The gens Sempronia was one of the most ancient and noble houses of ancient Rome. Although the oldest branch of this gens was patrician, with Aulus Sempronius Atratinus obtaining the consulship in 497 BC, the thirteenth year of the Republic, but from the time of the Samnite Wars onward, most if not all of the Sempronii appearing in history were plebeians. Although the Sempronii were illustrious under the Republic, few of them attained any importance or notice in imperial times.
Gaius Claudius Centho or Cento was a 3rd-century BC member of a prominent and wealthy patrician Roman Republican family. He was the third son of Appius Claudius Caecus, and a member of the Claudii. He was consul in the year 240 BC. He was Roman censor in 225, interrex in 217 and Roman dictator in 213.
Publius Licinius Crassus Dives was consul in 205 BC with Scipio Africanus; he was also Pontifex Maximus since 213 or 212 BC, and held several other important positions. Licinius Crassus is mentioned several times in Livy's Histories. He is first mentioned in connection with his surprising election as Pontifex Maximus, and then several times since in various other capacities.
Publius Sempronius C.f. Tuditanus was a Roman Republican consul and censor, best known for leading about 600 men to safety at Cannae in August, 216 BC and for the Treaty of Phoenice which ended the First Macedonian War, in 205 BC.
Sempronia, was a Roman noblewoman living in the Middle and Late Roman Republic, who was most famous as the sister of the ill-fated Tiberius Gracchus and Gaius Gracchus, and the wife of a Roman general Scipio Aemilianus.
Tiberius Sempronius Gracchus was a Roman Republican consul in the Second Punic War. He was son of Tiberius Sempronius Ti. f. Gracchus, who was apparently the first man from his branch of the family to become a consul.
The gens Minucia was an ancient Roman family, which flourished from the earliest days of the Republic until imperial times. The gens was apparently of patrician origin, but was better known by its plebeian branches. The first of the Minucii to hold the consulship was Marcus Minucius Augurinus, elected consul in 497 BC.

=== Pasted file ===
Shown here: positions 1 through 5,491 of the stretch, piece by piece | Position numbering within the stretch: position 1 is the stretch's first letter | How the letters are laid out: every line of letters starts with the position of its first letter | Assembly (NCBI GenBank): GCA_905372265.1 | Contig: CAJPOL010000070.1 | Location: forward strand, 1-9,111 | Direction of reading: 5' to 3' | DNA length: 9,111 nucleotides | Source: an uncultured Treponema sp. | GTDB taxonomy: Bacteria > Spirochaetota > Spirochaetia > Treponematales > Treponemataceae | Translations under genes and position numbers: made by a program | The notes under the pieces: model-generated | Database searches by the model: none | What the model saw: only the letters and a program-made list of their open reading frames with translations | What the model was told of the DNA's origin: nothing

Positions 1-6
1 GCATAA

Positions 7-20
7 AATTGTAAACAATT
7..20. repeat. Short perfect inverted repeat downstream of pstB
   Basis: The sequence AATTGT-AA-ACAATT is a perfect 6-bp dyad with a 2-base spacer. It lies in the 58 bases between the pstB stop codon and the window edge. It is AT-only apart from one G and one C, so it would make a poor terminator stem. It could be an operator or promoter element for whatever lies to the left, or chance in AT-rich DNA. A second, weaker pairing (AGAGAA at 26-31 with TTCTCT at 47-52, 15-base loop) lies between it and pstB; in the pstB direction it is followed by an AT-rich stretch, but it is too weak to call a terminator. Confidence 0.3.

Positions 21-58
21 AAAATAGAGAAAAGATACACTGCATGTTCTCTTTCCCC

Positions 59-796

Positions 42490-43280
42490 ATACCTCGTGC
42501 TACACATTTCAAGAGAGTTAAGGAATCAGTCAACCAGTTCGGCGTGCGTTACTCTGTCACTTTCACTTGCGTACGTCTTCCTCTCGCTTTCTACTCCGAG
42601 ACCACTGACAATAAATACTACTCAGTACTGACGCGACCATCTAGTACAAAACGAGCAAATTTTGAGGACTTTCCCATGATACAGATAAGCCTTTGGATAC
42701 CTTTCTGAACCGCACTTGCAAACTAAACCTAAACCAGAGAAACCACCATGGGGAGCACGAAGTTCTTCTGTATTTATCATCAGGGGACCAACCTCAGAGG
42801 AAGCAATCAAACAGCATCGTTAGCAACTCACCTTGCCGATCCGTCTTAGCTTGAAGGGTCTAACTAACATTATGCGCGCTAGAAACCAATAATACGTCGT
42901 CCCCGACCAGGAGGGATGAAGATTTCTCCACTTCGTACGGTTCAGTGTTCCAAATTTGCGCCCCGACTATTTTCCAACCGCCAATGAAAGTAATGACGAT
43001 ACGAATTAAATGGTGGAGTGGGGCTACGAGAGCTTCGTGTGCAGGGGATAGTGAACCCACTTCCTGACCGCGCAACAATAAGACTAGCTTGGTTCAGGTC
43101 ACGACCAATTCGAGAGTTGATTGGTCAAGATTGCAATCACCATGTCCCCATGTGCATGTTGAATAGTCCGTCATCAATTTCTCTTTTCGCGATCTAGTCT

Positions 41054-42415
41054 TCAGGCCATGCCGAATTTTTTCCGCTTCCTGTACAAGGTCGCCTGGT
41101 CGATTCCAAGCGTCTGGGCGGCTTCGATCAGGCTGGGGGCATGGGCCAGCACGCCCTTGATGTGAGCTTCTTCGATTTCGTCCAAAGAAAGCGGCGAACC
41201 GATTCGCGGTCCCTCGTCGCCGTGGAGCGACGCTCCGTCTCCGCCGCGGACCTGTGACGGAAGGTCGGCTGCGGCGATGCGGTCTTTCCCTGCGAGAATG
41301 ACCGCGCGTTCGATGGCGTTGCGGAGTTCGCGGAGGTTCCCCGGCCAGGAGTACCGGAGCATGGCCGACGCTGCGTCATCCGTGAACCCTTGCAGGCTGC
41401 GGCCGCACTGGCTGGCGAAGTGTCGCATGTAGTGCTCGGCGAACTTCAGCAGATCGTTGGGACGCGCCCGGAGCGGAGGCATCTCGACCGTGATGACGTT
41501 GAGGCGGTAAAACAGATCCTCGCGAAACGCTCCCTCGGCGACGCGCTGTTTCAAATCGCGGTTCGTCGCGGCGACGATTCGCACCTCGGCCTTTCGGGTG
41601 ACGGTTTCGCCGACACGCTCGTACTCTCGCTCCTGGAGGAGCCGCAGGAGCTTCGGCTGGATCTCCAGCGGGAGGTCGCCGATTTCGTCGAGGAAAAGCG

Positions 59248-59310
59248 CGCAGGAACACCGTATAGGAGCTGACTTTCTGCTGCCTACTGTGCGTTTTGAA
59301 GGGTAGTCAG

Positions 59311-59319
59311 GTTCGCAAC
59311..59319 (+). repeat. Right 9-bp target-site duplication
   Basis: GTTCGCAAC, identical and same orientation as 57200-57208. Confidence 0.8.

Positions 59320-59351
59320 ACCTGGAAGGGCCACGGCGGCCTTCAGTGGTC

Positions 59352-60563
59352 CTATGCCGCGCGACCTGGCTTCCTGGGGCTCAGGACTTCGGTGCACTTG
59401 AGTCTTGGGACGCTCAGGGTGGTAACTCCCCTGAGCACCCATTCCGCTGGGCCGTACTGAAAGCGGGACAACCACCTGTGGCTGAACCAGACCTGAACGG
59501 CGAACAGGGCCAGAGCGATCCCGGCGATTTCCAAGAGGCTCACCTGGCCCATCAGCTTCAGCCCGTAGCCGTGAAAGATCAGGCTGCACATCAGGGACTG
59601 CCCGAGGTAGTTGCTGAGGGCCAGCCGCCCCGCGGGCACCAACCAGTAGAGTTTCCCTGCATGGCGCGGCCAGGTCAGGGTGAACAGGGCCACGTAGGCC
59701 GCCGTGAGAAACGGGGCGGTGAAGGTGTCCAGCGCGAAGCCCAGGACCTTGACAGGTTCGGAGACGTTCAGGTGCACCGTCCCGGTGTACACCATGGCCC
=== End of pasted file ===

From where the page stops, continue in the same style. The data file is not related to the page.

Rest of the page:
The gens Veturia, originally Vetusia, was an ancient patrician family of the Roman Republic. According to tradition, the armourer Mamurius Veturius lived in the time of Numa Pompilius, and made the sacred ancilia. The Veturii occur regularly in the Fasti Consulares of the early Republic, with Gaius Veturius Geminus Cicurinus holding the consulship in 499 BC. Like other old patrician gentes, the Veturii also developed plebeian branches. The family declined in the later Republic, with the last consular Veturius holding office in 206 BC, during the Second Punic War.
The gens Pomponia was a plebeian family at ancient Rome. Its members appear throughout the history of the Roman Republic, and into imperial times. The first of the gens to achieve prominence was Marcus Pomponius, tribune of the plebs in 449 BC; the first who obtained the consulship was Manius Pomponius Matho in 233 BC.
Publius Cornelius Scipio Africanus was a Roman general and statesman, most notable as one of the main architects of Rome's victory against Carthage in the Second Punic War. Often regarded as one of the best military commanders and strategists of all time, his greatest military achievement was the defeat of Hannibal at the Battle of Zama in 202 BC. This victory in Africa earned him the surname Africanus.
The gens Villia was a plebeian family at Rome. Its members are mentioned in the first century of the Republic, but the only Villius who obtained the consulship was Publius Villius Tappulus, in BC 199.
Aulus Sempronius Atratinus was a consular tribune of the Roman Republic in 425, 420, 416 BC and possibly consul in 428 BC.
Gaius Sempronius Atratinus was a consul of the Roman Republic in 423 BC.